The popularity of Netflix makes it a preferred subject for phishing emails sent to people appearing to come from Netflix in which you are told you need to update your credit card information.  Reproduced below is a copy of an email presently being circulated.  It looks legitimate, but it is easy to counterfeit the Netflix logo and make the email appear to be legitimate when it is not.  Two things can happen if you click on the link in the email.  Either you will be directed to a phony but legitimate looking website where you will be prompted to input your credit card information and thereby turn it over to an identity thief or, even worse, merely by clicking on the link, you will download keystroke logging malware that can steal all of the information from your computer and use it to make you a victim of identity theft.

netflix phising.jpg

TIPS

As I always say, “trust me, you can’t trust anyone.”  You can never be truly sure when you receive an email seeking personal information such as your credit card number whether or not the email is a scam.  The risk of clicking on a link or providing the requested information is just too high.  Instead, if you think that the email might be legitimate, you should contact the company at a telephone number that you know is legitimate and find out whether or not the email was a scam.

Scam of the day – May 2, 2016 – Another new USAA phishing scam

Yet another phishing email is turning up purporting  to be from USAA, the insurer of millions of members of the military as well as many veterans, telling you that you need to click on links in the email in order to resolve security issues.  Like many phishing emails,this one tries to convince you into thinking you must click on a link and provide personal information or suffer dire consequences when the truth is that if you click on the link or provide personal information, you will become a victim of identity theft as the criminal will use the information you provide to make you a victim of identity theft.  Alternatively, merely by clicking on the link provided in the email, you may download keystroke logging malware that will enable the identity thief to steal all of the information in your computer, laptop or other device and use that information to make you a victim of identity theft.  Here is a copy of the newest phishing email that is presently circulating.  DO NOT CLICK ON THE CONTINUE BUTTON.  As phishing emails go, the graphics are pretty impressive, however there are several grammatical errors including the word “temporal” being used instead of “temporary”.  It also  should be noted that the email is directed to “Dear Valued Customer” rather than your name and no account number is provided.  These are further indications that this is a scam.  Finally, this email was sent by an email address that had nothing to do with USAA, but was undoubtedly part of a botnet of computers using email addresses of hacked email accounts to send out the phishing email.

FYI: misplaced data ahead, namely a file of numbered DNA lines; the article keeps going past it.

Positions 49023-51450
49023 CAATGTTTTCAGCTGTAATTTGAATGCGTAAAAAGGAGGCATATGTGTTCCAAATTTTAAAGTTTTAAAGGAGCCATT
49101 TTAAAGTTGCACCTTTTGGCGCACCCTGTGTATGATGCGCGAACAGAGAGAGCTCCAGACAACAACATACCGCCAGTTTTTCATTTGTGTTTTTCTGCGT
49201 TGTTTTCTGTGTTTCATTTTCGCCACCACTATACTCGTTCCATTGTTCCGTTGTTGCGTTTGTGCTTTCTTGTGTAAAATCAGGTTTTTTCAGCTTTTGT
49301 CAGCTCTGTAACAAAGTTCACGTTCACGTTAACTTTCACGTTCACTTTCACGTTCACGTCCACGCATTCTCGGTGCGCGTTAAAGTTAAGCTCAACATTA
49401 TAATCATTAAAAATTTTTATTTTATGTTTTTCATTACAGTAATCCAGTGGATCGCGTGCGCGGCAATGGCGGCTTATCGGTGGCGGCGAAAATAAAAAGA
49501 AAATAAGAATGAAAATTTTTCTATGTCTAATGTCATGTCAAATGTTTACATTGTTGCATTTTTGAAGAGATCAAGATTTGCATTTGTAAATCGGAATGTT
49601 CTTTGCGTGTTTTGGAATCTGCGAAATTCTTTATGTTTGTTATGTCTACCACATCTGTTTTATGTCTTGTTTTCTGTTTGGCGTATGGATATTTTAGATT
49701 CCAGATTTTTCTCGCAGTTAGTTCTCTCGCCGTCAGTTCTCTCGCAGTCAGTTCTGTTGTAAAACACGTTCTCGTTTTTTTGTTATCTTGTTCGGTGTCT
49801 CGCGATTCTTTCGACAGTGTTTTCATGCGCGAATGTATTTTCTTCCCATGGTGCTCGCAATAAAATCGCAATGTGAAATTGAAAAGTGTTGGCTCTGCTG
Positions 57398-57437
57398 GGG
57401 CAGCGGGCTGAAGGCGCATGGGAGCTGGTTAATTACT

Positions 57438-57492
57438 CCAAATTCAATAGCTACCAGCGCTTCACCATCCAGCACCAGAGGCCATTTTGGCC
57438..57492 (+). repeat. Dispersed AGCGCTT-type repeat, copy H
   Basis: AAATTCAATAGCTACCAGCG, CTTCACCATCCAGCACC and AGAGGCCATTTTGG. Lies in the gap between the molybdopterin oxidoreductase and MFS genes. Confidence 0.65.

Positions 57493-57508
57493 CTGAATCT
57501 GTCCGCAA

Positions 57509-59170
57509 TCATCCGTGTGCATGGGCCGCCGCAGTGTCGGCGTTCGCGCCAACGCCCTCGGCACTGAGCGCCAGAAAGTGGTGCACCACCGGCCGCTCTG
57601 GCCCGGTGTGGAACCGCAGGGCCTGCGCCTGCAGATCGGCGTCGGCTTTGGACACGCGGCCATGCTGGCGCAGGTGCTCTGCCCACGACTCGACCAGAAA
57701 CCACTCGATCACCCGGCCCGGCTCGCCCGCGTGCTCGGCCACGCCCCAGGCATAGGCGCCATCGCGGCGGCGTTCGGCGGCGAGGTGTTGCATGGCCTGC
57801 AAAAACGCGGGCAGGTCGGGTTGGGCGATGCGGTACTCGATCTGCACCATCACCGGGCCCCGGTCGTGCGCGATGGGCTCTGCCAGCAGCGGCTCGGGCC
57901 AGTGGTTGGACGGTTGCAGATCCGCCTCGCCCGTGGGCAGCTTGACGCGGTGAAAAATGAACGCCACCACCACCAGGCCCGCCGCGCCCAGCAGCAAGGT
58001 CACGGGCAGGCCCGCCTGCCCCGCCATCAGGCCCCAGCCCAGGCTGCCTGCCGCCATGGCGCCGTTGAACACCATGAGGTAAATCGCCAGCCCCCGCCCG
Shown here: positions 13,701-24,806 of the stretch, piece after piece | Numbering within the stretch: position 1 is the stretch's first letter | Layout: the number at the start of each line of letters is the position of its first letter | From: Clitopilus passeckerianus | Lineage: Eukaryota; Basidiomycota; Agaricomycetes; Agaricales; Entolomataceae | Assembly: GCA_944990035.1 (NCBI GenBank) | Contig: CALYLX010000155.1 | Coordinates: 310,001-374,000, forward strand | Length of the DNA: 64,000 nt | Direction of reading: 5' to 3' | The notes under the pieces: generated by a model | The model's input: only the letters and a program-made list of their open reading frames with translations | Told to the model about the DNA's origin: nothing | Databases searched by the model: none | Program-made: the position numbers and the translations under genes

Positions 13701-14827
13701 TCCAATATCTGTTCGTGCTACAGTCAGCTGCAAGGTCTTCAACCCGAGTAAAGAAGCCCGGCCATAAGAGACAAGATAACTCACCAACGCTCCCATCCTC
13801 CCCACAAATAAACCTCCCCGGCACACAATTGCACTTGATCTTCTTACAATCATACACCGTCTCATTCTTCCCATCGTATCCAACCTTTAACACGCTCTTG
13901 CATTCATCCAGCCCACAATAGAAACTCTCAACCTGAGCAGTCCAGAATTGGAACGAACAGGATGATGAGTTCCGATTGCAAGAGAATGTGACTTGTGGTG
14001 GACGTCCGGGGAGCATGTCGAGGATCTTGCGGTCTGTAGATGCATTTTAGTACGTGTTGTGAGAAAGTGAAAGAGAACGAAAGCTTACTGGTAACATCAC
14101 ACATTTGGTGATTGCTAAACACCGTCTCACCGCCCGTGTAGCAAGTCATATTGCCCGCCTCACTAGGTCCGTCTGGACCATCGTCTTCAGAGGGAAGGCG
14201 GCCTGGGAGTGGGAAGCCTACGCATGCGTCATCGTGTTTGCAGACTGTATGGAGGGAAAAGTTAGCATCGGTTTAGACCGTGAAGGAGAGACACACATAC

TIPS

Frankly, whenever you get an email, you can never be sure who is really sending it to you.  Obviously if you receive this email and you do not have an account with USAA, you know it is a scam, however, if you receive something like this that appears to come from a company with which you do business, you should still not click on any links contained in the email unless you have independently confirmed with the company that the email is legitimate.  Remember, even paranoids have enemies.

Scam of the day – March 7, 2016 – Bank of America phishing scam

Here is another good example of a phishing email that is presently being circulated.   It makes for compelling reading, but it is a scam.  Phishing emails, by which scammers and identity thieves attempt to lure you into either clicking on links contained within the email which will download malware or providing personal information that will be used to make you a victim of identity theft, are nothing new.  They are a staple of identity thieves and scammers and with good reason because they work.  As always, they lure you by making it appear that there is an emergency that requires your immediate attention or else dire consequences will occur.  Here is a copy of a new phishing email that appears to come from Bank of America that is presently circulating.  This particular one came with particularly good looking graphics and a Bank of America logo, but it is a scam.  DO NOT CLICK ON THE LINK.

http://
Online Banking Alert
Unauthorized Sign-In
As part of our security measures, during our system regularly scheduled account maintenance and verification procedures, we have detected a slight error in your online banking information. Our system requires account verification for more security and protection to your account.